The truck convoy protests in Canada that have roiled the nation’s capital are attracting support online among far-right activists across the world.
The protests initially focused on vaccine mandates imposed by the government of Prime Minister Justin Trudeau but have since grown to encompass broader demonstrations over general pandemic rules like vaccination mandates, shutdowns and mask requirements.
About two weeks ago, photos of the truckers appeared on anti-vaccine groups on Facebook and other social networks. The hashtag used by the truckers, #FreedomConvoy, spread quickly across Facebook and Twitter, as well as the messaging app Telegram.
Since then, prominent far-right figures in numerous countries, including the United States, Australia and Germany, have praised the protests online, spreading the images and arguments even more widely. Some are also calling for similar demonstrations in their countries.
“I love the smell of freedom in the morning,” George Christensen, a member of Australia’s Parliament, wrote above a photo of the truckers on his Facebook page Sunday. The post was shared over 500 times, and liked nearly 7,000 times.
Christine Margarete Anderson, a German member of the European Parliament, shared images of the truckers on her Facebook page with the caption, “Hooray Canada, go for it!”
On Facebook, the #FreedomConvoy, hashtag has been shared over 1.2 million times since Jan. 24, according to Crowdtangle, a Facebook-owned data analytics tool.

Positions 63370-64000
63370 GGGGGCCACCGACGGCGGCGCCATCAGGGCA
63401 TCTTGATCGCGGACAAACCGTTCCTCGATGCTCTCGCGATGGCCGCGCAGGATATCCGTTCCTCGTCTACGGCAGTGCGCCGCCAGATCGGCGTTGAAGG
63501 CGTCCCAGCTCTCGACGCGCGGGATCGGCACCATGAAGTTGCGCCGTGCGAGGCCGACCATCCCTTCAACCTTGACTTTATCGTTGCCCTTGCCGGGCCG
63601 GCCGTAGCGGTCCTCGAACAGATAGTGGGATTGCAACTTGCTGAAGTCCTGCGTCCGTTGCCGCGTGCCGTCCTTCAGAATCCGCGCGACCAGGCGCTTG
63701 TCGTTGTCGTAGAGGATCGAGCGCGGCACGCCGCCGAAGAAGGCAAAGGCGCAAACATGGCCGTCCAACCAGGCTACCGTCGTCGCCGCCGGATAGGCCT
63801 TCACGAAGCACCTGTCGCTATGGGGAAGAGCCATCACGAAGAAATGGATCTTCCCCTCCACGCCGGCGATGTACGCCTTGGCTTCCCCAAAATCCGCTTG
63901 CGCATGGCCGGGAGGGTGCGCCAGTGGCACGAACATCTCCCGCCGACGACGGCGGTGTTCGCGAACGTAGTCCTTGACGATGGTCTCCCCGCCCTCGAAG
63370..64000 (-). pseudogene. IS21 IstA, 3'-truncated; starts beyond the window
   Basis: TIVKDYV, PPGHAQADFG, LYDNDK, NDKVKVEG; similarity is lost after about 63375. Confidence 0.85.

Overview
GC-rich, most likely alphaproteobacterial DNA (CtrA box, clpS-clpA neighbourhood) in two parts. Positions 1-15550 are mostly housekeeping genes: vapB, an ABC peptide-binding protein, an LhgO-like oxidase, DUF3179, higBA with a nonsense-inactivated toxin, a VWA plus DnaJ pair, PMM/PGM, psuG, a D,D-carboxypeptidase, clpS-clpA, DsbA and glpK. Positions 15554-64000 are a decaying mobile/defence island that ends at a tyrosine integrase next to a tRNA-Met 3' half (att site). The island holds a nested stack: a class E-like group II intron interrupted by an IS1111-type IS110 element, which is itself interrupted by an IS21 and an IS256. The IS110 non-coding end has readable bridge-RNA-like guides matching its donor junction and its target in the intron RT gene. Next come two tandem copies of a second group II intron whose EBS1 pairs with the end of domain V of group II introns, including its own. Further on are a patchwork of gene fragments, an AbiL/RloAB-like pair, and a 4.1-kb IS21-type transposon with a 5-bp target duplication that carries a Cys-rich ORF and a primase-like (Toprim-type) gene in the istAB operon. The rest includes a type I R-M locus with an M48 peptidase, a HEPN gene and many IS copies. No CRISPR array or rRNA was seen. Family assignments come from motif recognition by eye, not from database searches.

Other hashtags, including #ConvoytoOttawa2022, had garnered hundreds of thousands of shares across the platform. Another Facebook group dedicated to following and supporting the truckers has attracted nearly 700,000 followers in the last two weeks.
Meta, the parent company of Facebook, said it removed several groups associated with the convoy for violating its rules. One of the groups had engaged in the types of practices commonly used by spammers, like sending people who followed the group to external sites to buy merchandise. Another group had violated Facebook’s rules by sharing content tied to the banned QAnon conspiracy movement.
The company said it was still reviewing other groups being formed in connection to the truckers’ protests.
“We continue to see scammers latch on to any hot-button issue that draws people’s attention, including the ongoing protests,” said Margarita Franklin, a Meta spokeswoman. “Over the past week, we’ve removed Groups and Pages run by spammers, including in Vietnam, who used abusive tactics to mislead people.”
“We continue to monitor the situation and will enforce against violations when we find them,” she added.
American anti-vaccine groups, which were among the first to notice and support the protests, have also begun forming local wings of the movement and urged truckers in the United States to mimic the tactics being used in Canada.
On Telegram, several far-right figures have promoted the protests. Among them are Dan Bongino and Ben Shapiro. Both have shared links to fund-raising sites that have collected millions of dollars to support the truckers.
Telegram did not respond to a request for comment.
In one Ohio-based Telegram channel started last week, hundreds of people were crowdsourcing how to send aid to the Canadian truckers, and discussing how they could form a convoy in their state.
“Does anyone know a trucker? Hell, does anyone want to become a trucker?” asked one person in the group. “We can’t let Canada have all the fun.”